When the Chinese Embassy in Mexico City had a local powerbroker in Chinatown wreck a Falun Gong parade float two weeks ago, they couldn’t have guessed it would backfire as badly as it did. Attempting to make the group invisible, the action instead gave Falun Gong national prominence and sympathy.
The occasion was a Chinese New Year celebration, and Hector Lopez did not want it marred by the presence of a group that is opposed both by Beijing and the Chinese Embassy in Mexico; as a representative for the businesses in Chinatown, he is beholden to and works closely with the latter.
Onlookers watched agog as a team of burly men—later found to be local government employees—tore apart the bright yellow parade float. The camera of a journalist from La Razón newspaper was rolling, and the story spread through YouTube and the Mexican press.
After a primetime expose of the incident by famous journalist Denise Maerker on her Starting Point program on Mexico’s major national station Televisa, officials from Cuauhtémoc district, where Chinatown is located, admitted there had been “excesses.”
Many Mexicans had never heard of Falun Gong—a Chinese spiritual practice with five meditation exercises and a focus on the principles truthfulness, compassion, forbearance—and its persecution in China, before they saw Ms. Maerker’s program.
Mexicans were astonished at the way the Falun Gong group was treated, and troubled at the implications: “Which law do we follow here: Mexico’s or China's?” asked Ms. Maerker pointedly at the end of her report.
Mr. Lopez holds the answer to that question. On that late night political analysis program Mr. Lopez explained that, as far as he is concerned, since Falun Gong is banned in China, practitioners are unwelcome in Mexico’s Chinatown. “I asked him if they [the embassy] pressured him, and he said ‘Ahhh… they suggested it,’” Ms. Maerker said in an interview with The Epoch Times.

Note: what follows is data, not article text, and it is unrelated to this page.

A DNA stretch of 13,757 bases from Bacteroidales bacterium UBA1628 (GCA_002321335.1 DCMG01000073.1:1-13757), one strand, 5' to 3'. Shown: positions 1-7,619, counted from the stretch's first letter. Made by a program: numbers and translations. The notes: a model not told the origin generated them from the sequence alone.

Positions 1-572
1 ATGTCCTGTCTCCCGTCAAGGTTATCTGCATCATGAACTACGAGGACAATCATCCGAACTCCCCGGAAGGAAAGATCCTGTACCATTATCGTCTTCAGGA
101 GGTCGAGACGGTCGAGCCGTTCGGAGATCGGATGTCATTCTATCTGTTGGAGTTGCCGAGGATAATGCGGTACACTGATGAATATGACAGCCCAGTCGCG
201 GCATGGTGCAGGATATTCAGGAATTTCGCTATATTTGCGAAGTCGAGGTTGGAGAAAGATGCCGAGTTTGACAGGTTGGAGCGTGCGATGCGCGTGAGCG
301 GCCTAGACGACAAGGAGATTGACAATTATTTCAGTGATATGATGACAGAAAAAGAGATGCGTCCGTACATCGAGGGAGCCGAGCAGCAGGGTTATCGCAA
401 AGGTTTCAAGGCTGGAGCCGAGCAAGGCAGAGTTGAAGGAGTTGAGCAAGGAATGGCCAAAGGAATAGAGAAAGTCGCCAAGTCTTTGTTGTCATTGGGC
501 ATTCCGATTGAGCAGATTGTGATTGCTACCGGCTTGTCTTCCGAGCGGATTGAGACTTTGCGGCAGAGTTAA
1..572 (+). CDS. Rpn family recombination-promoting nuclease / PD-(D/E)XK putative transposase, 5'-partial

“But he wouldn’t commit to tell me this on the camera, would he.” He later regretted admitting that, even though it was off camera, she said. Ms. Maerker did not include this remark in her broadcast because the Chinese Embassy would not give her an interview where she could corroborate the claim.
The Epoch Times called and sent emails to the Chinese Embassy in Mexico seeking comment, but they did not respond.
On other occasions Mr. Lopez revealed his relationship with the embassy to others. On Feb. 5, the day the float was dismantled, he explained to Gerardo de la Concha, a political commentator and supporter of Falun Gong who was on site, that his job is the “intermediary” between local merchants and the embassy, and that he “represented” the embassy’s interests in the area. The embassy made it clear that a Falun Gong presence was ill wanted, he said. The Chinese Embassy often wields strong influence over the Chinese Diaspora and Chinatowns, particularly in Latin American countries.
The video of the Feb. 5 incident shows Mr. Lopez’s conspicuous presence: he was standing next to the float in a black Chinese jacket emblazoned with a dragon, smoking a cigarette, watching his men take it apart.
In an interview with The Epoch Times Mr. Lopez justified the float’s demolition: “They come to introduce a meditation practice that is banned in China, and everyone here is Chinese. So, they are not welcome. … They were again prevented from participating on Sunday because they had no permission and no authorization to come to practice their meditation.”
Two years previously he had said the same thing to Rosaura Pliego, the Falun Gong practitioner who organized the float, and she and her peers were ejected from Chinatown. They had gone to the area during the Chinese New Year celebrations to teach their exercises and hand out flyers about the practice and the persecution.
After what happened two years ago, before the Chinese New Year Ms. Pliego contacted Mexico’s Human Rights Commission this time. It should have been an unnecessary step, but she wanted to take precautions.
Next: An ignored letter from the Human Rights Commission